DNA aptamers targeting endothelial RAS mutants for vascular drug delivery in brain arteriovenous malformations.

Project: Research

Project Details


Brain arteriovenous malformations – the clinical problem: The overall goal of our research is to develop new ways to treat a blood vessel disorder that occurs in the brain, called arteriovenous malformations (AVMs). AVMs present as tangled collections of abnormal blood vessels that are at increased risk of rupturing, causing stroke. Each stroke has a 50% chance of causing permanent disability or death. This form of stroke occurs primarily in children and young adults, rather than as a result of aging, thus the financial and quality of life costs to individuals and their families over a lifetime are significant. While small AVMs can be removed by surgery or induced to closure using radiotherapy, these approaches carry their own risks or can be ineffective. Radiotherapy can take 2-3 years to induce AVM closure, while 20% of patients will see no cure even after 5 years. For patients with large AVMs, surgery is generally not suitable, and the dose of radiation required to achieve cure would risk significant damage to surrounding brain tissue. As such, 90% of patients with large AVMs currently have no treatment options. There is an urgent need to develop new treatments for these young, vulnerable patients who face a high risk of sudden death or disability.

A vascular targeting approach to AVM treatment: The neurosurgery research team at Macquarie University has been working towards improving current treatments for patients with brain AVMs using an approach called “vascular targeting”. This involves delivering a drug through the bloodstream to induce localised clotting and blood vessel closure specifically within the diseased AVM blood vessels. Key to this approach is 1) identifying molecular targets, proteins that are unique to the surface of the diseased blood vessels but absent from the normal, healthy blood vessels; and 2) developing complementary targeting molecules for drug delivery, that can recognise and bind these targets when delivered through the blood. No suitable molecular markers on AVM vessels were identified, so we investigated delivery of a focused dose of radiation to the AVM vessels to generate markers on the AVM surface that could then be targeted. Results in this area are promising and continue to be examined, however recent discoveries in the field have provided a new avenue for exploration with regard to our vascular targeting approach.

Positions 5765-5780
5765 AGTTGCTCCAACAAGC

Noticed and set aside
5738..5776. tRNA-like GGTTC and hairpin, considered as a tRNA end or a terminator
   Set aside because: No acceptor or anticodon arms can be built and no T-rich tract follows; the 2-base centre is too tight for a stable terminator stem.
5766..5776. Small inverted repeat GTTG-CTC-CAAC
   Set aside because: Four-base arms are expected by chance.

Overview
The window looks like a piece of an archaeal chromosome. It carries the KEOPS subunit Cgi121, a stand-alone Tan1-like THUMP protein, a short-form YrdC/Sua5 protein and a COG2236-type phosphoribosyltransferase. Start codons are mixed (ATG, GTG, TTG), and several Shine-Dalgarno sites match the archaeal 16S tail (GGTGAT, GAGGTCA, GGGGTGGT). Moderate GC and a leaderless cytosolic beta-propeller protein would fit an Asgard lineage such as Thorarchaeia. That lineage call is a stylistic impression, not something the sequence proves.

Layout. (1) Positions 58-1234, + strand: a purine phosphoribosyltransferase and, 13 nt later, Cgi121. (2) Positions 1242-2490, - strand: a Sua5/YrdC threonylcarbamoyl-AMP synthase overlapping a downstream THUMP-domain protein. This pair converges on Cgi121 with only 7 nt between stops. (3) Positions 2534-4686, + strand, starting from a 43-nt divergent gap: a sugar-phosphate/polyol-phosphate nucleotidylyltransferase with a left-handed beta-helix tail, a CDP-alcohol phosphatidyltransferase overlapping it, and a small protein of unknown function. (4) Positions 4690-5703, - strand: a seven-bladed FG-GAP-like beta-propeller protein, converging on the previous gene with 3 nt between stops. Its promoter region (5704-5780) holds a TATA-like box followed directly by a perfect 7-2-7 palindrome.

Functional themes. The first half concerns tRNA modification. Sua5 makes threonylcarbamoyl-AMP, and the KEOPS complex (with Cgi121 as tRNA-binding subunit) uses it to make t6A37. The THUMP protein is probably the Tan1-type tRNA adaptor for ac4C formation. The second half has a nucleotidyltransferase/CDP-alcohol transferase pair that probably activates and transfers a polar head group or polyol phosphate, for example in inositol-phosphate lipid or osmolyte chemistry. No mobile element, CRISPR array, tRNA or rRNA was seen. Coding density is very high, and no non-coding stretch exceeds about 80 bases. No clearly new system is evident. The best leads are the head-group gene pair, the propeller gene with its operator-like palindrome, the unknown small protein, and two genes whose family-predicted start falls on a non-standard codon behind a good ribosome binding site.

Targeting RAS mutations in AVMs: The cause of brain AVMs has been poorly understood. Approximately 5% of cases occur in hereditary conditions with known gene mutations that alter cell signalling pathways regulating blood vessel development. The other 95% occur sporadically in the population and until recently the cause was unknown. In 2018, it was discovered that at least 50% of brain AVMs carry a mutation in a family of genes called RAS and that cells with this mutation play a role in abnormal vessel development. Members of the RAS family are commonly mutated in cancer cells and contribute to the uncontrolled cellular growth that leads to tumour formation. This finding has been a significant advancement in the AVM field and in our understanding of how brain AVMs form, but in addition, for the first time this provides a defined cell type with characteristics that can be easily modelled for study in the laboratory.

The aims of this study are: 1) to develop an AVM cell culture model in the laboratory that expresses the RAS-activating mutation; and 2) use it to generate novel targeting molecules (DNA aptamers) that can specifically recognise and bind molecular targets that only occur on the cell surface of these mutant cells in response to RAS activation. These novel targeting molecules could then be used to deliver occlusive drugs with high specificity to the RAS-mutated AVM vessels and provide a safe and effective new treatment approach for AVM patients.
Short titleTargeting RAS mutations in brain AVMs to prevent stroke.
Effective start/end date1/01/2031/12/20